Scoliosis: Symptoms, Treatment, & Recovery
The human spine should be straight vertically with gentle anterior and posterior lumbar, thoracic, and cervical curves. Individuals with scoliosis have curved spines, which could cause development problems, health complications, and pain. Scoliosis often reveals itself in childhood to teenage years, with the average age of diagnosis being 10-15 years old. Children with mild scoliosis should have immediate treatment because their spines are malleable. As the child grows, the curvature worsens and limits space within the body. Scoliosis can improve with intervention, depending on the severity.
What Causes Scoliosis?
Most cases of scoliosis are hereditary and run in families. Early detection can help reduce scoliosis symptoms, but even individuals that receive the diagnosis later in life should seek treatment. Potential defects from birth also play a role in scoliosis. Abnormalities of the vertebrae and spinal column can control the speed at which the curvature deforms and the severity of the condition.
Scoliosis Risk Factors
Individuals with scoliosis in their family history run a higher risk of developing the ailment.
Other risk factors include age and sex. Individuals at or below puberty have a higher risk of developing scoliosis, and females have a significantly increased risk compared to men. However, anyone of any age and sex can receive a scoliosis diagnosis.
Despite suffering from back pain, adults with scoliosis may not realize they have the condition. Furthermore, scoliosis in adults may not cause as many symptoms as childhood scoliosis, depending on underlying health conditions or circumstances.
Symptoms of Scoliosis
Scoliosis causes a variety of symptoms that vary in severity. Some individuals with scoliosis experience little to no pain (especially adults), but others may have debilitating symptoms. Additionally, some signs may be visible while others aren’t as apparent.
Below are some of the most common symptoms of scoliosis, both visible and invisible:
- Uneven shoulders with a protruding shoulder blade
- Rib cage as differentiating heights
- Uneven waistline
- The body leaning towards one side
- Low back pain
- Leg numbness or tingling
Severe scoliosis is relatively easy to spot – but those with mild cases should still seek treatment to avoid future complications.
How is Scoliosis Diagnosed?
X-rays and physical examinations are common ways to diagnose scoliosis. Tests for this condition gauge the severity by the degree of the spinal curve. Pediatricians use Adam’s Forward Bend Test to look for scoliosis in children. The child bends 90 degrees by the waist, allowing the examiner to spot abnormalities.
Treatment for Scoliosis
Depending on your age and the type of scoliosis, doctors can determine the best treatment plan. Taking in the possible growth of the patient and the presented symptoms, here are some treatment plans the physician will recommend.
90% of scoliosis cases don’t require much treatment, especially in a growing body. In the case of idiopathic scoliosis, the cause is unknown, and doctors suggest watching the condition as the child grows. If the individual is a child, they will likely see a physician every 4 to 6 months throughout adolescence, and adults will need x-rays every five years.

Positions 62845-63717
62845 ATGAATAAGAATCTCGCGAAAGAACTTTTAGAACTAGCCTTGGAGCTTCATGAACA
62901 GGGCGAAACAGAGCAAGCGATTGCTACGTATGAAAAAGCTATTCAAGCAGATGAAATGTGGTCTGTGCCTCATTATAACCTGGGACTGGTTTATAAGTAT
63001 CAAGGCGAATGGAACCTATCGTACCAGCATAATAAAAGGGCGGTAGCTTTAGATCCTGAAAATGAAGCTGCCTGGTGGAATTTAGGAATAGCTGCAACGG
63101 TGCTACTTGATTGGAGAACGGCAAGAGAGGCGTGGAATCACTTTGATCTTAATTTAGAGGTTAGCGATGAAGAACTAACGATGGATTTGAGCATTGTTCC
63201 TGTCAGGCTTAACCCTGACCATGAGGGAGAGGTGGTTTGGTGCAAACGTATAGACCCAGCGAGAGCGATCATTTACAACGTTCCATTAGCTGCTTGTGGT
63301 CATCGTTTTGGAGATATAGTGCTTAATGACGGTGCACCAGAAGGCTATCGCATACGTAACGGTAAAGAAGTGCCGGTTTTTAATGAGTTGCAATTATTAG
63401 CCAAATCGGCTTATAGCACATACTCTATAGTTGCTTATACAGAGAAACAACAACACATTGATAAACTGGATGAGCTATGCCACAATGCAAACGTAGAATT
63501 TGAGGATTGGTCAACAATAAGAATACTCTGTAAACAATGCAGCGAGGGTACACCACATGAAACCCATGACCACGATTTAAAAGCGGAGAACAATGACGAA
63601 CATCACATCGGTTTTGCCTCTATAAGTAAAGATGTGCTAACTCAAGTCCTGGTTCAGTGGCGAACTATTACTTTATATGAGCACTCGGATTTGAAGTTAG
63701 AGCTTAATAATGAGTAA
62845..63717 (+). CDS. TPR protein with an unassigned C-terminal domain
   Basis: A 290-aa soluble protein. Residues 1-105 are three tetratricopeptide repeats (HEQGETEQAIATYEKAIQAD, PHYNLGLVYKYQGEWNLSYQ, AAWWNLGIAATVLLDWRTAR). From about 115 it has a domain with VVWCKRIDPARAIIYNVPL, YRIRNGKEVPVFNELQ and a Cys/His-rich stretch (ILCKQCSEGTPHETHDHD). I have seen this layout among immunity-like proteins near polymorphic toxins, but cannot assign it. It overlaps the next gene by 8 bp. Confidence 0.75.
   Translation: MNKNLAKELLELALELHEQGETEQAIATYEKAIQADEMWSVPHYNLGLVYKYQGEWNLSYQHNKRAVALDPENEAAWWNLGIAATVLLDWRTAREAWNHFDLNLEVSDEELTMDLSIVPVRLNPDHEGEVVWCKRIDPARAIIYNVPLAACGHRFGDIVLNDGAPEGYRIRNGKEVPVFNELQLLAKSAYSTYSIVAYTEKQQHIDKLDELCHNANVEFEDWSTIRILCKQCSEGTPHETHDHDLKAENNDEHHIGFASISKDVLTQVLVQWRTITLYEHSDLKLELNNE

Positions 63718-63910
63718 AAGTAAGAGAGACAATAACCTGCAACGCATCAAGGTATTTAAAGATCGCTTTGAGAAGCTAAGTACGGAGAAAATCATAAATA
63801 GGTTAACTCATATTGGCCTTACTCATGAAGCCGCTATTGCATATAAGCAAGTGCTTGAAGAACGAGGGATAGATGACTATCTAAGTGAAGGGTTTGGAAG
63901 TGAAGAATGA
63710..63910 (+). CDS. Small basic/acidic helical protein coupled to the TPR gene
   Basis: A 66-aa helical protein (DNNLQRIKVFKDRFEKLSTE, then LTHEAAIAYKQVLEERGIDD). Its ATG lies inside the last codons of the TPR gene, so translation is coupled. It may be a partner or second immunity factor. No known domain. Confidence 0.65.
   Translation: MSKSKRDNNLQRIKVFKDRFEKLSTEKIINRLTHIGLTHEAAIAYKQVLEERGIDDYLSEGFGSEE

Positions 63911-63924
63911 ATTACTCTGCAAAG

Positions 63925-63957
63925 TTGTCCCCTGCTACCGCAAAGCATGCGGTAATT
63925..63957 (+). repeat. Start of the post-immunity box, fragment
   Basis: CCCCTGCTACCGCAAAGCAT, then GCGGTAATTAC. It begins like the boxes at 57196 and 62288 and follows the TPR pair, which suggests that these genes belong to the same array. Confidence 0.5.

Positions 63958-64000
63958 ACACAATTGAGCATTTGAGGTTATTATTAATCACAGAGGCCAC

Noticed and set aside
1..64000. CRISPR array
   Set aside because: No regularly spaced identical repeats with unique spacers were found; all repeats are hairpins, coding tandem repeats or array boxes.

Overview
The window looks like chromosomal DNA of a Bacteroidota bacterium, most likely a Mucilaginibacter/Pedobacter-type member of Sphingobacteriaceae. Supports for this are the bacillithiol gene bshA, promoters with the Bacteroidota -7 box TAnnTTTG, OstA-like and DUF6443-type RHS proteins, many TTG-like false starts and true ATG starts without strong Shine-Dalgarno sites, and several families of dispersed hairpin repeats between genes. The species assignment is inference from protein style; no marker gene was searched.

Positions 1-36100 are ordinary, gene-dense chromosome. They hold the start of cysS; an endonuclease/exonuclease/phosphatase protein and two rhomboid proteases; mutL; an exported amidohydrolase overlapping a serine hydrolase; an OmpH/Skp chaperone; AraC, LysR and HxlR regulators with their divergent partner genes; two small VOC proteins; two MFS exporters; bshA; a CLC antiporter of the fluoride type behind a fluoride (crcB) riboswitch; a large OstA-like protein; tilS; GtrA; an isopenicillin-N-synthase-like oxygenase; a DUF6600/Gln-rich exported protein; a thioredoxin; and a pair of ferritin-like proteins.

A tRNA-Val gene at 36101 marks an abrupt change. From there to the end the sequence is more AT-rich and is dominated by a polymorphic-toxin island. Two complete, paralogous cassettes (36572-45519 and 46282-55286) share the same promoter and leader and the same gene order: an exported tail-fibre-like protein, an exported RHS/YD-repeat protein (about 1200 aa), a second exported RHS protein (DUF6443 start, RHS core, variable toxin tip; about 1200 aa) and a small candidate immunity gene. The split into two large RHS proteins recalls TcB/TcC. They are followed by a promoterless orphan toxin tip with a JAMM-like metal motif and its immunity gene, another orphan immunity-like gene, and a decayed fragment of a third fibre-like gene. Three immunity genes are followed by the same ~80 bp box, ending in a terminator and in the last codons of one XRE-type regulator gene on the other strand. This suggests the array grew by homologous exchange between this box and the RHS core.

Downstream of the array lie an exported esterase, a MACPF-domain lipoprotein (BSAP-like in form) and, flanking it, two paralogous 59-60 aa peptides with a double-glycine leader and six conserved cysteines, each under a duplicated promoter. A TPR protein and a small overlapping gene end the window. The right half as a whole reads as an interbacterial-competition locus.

Physicians usually only use braces in adolescent scoliosis cases. The bracing process works for children undergoing skeletal maturity who have a spinal curve between 25 and 40 degrees. The brace’s primary function is to prevent the curve from progressing into a worsened state. The adjustments and fit depend on the predicted growth of the child. The child wears the brace for 16 to 24 hours per day until growth stops.
Spinal curves higher than 40 degrees will have surgery as an immediate treatment option (both adults and children). In most cases, the surgery involves the fusion of vertebral segments of the spine and pushing most of the load and stress on the remaining mobile vertebrae. The procedures can occur from the front (anterior) or back (posterior) of the body, depending on the spinal condition.
Scoliosis Recovery Time
The recovery time after scoliosis surgery varies between age groups. Individuals with idiopathic scoliosis generally require no bracing post-surgery. Surgery patients can resume pre-surgical activities after a 6-month resting period. Individuals recovering from scoliosis surgery usually return to work or school 2 to 4 weeks following surgery.
How Can I Prevent Scoliosis?
Scoliosis is hard to prevent because it involves several unavoidable factors – age, sex, and genetics. Routine exercise can play a part in building muscles around the spine and preventing the curvature from increasing, but may not stop it entirely. Staying on a strict diet can also lower the risk of scoliosis. Foods and vitamins that promote bone health keep your spine strong and healthy.
Expert Neck and Back Care at Raleigh Orthopaedic
If you require a scoliosis diagnosis and treatment plan, consider contacting Raleigh Orthopaedic to schedule an appointment with one of our orthopedic specialists. Our team consists of trained neurosurgeons and physicians who can gauge the severity of spinal curvature. The facility connects you with the right doctor and examines all the possible treatments and progressional steps to a healthy back. We have six convenient locations around the Wake County area, so contact us today to schedule an appointment for your scoliosis.